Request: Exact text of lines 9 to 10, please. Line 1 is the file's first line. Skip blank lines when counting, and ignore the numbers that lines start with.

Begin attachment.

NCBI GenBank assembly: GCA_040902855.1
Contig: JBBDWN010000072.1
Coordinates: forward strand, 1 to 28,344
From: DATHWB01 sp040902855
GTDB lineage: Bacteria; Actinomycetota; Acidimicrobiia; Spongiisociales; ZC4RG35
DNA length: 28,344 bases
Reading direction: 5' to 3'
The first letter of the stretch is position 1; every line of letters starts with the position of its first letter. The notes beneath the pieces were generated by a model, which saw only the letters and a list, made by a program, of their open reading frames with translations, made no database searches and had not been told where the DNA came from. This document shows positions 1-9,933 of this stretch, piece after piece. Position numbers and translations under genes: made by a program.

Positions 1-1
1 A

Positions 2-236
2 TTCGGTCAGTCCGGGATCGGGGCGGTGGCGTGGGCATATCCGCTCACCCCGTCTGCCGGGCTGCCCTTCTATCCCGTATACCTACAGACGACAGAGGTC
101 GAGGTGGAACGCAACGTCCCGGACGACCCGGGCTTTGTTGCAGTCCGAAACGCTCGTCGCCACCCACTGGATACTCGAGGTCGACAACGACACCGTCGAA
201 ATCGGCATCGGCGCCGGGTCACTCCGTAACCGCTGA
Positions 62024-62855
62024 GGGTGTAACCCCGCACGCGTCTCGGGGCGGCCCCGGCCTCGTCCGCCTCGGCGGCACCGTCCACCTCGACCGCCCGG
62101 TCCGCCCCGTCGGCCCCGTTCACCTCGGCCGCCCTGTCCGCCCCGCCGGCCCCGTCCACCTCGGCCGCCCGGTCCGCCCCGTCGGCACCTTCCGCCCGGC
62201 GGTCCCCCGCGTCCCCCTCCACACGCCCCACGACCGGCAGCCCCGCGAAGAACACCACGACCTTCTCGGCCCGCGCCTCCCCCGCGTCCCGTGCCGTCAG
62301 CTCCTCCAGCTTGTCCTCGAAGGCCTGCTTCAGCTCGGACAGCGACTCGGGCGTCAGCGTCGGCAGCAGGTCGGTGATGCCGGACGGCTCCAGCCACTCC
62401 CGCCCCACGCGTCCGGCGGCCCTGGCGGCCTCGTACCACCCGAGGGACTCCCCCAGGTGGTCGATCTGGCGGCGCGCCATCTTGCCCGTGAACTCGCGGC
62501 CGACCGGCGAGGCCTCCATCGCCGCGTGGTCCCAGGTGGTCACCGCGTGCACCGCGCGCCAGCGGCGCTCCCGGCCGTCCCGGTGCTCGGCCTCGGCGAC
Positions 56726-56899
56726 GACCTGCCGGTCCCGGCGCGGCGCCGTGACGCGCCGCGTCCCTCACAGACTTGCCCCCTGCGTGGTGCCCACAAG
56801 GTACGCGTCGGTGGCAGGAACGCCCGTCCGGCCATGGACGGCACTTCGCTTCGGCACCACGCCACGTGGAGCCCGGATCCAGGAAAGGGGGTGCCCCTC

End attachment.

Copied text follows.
Positions 1-1
1 A